Below Halfpenny is interesting. Mark Jones has retired, but Tom James is available and experienced, and very talented – but has fallen out of favour with the management after one outburst too many. Prydie has had the shirt for the last 4 tests iirc – but he has as many Ospreys starts (4) as he does Welsh ones so isn’t getting the top level exposure. George North is being touted as the next big thing (literally) but picked up an injury a few weeks back and needs a game with the region (has only played about half a dozen matches anyway) before coming back in. Which leaves Will Harries – who looked good in a cameo for Wales in the summer. Not sure if he is up to it but he is certainly a dangerous attacker with something of that ‘sparkle’ to him that Wales need – as the midfield is looking extremely 2 dimension

  2. Decimated is the word, but actually it’s still not the worst side on paper…

    I agree that Hook should still be in the centres, but he’ll still be a quality player at 15; I don’t know an awful lot about Harries, but he’s the sort of player that could sparkle, and we know how good Shane can be; Shanks and Bishop are pretty solid in midfield; Phillips and Jones are potentially world class half-backs; Lydiate, Warburton and Thomas has a dynamic feel to it, (Ryan Jones and especially Andy Powell are slightly overrated in my view); and then your front 5 is top class.

    It might be closer than you think?

  3. It certainly could be worse. Hook at 15 has given them the game imo – we needed him in midfield to break down the Aussies. But Shanks and Bishop is a very strong partnership defensively, and we know that SJ and Phillips will tackle anything in sight.

    The tight 5 is the best we have – and I reckon could be pushing for one of the best around in the next year. I am excited by the dynamic backrow, though I m not fan of JT at 8, has been muscled off the ball too much recently, would prefer Ryan but agree about Powell being over rated.

    IF we can use our pack to get proper front foot ball, if shanks can run over Cooper and Bishop can actually pass (something he is not known for) we have a chance. The main issue is all our sparkle is in the back 3, and we have a centre in Bishop who is almost Noonesque in his ability to take contact when he should be using an exciting back 3.

    Oz by 10 in the original prediction is a fair one. This close to the game I find it hard to call (heart starts over ruling head). But betting wise I would put it in the 8 – 13 point Oz win bracket.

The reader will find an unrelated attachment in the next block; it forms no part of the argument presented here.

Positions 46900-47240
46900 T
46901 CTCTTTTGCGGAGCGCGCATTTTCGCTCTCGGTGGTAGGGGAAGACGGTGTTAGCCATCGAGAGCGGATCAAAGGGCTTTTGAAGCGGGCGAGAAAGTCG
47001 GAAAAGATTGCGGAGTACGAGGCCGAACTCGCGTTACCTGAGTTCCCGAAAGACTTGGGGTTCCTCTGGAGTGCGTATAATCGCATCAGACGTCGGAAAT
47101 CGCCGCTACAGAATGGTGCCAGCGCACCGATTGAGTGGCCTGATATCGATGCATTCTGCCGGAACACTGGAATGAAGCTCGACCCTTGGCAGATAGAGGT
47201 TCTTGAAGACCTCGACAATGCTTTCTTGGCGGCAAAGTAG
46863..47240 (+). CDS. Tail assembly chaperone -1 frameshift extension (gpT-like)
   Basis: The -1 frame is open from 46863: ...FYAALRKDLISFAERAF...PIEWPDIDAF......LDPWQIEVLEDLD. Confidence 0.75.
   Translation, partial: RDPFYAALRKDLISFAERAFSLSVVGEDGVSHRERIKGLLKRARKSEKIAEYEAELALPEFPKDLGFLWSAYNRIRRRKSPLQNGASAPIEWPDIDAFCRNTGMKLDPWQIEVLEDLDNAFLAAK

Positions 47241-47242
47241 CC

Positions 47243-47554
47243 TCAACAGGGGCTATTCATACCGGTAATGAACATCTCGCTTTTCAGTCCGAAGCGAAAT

4. “The main issue is all our sparkle is in the back 3, and we have a centre in Bishop who is almost Noonesque in his ability to take contact when he should be using an exciting back 3.”

    Welcome to my world! I think the problem that both Wales and England face is that Australia and New Zealand can conjure a score so quickly, whilst the home sides will be a much more laboured and pre-meditated, hoping to contain the threats and then maybe pinch a win at the end.

    Pretty excited now though, despite the relatively slim chances!

  5. Thanks for the response guys.

    In an ideal world Hook would start at outside-half in my opinion, but I don’t believe that Gatland thinks the depth is there to be blooded without Wales being exposed. Hence why he tends to mould his selections around a core of individuals, as opposed to selecting positionaly and in terms of combinations.

    Its an interesting point about the Bishop / Shanklin combination being more about putting up a brickwall. Questions over Hook’s ability as a defensive centre is questionable, while Wales may lack the sparkle you mention Nick, I think Wales can ill-afford to be blown away by what as I mention is probably the best attacking backline in test rugby. Maybe Hook may have a run out at centre against the Boks or All Blacks, to give Czekaj some experience at full back.

  6. Personally think playing Hook at 15 is a big mistake, and Wales will simply have a long afternoon defending with hardly any attcking chances being presented as a result. Aus are starting to look like a very good team, though they’re still a little inconsistent. Depending on which Aus team comes out, I think Wales could be looking at a very long 80mins!!!

  7. The roof is staying open. If the weather is anything like it was today in Cardiff then tomorrow is certainly going to be one for rugby purists.

    I understand the skepticism about Hook, but I’m more worried about our set-piece and errors.

    Lets hope the Wallabies, like you said Tommy, live up to that inconsistent tag and return to earth with a bump, after last week’s win over the All Blacks.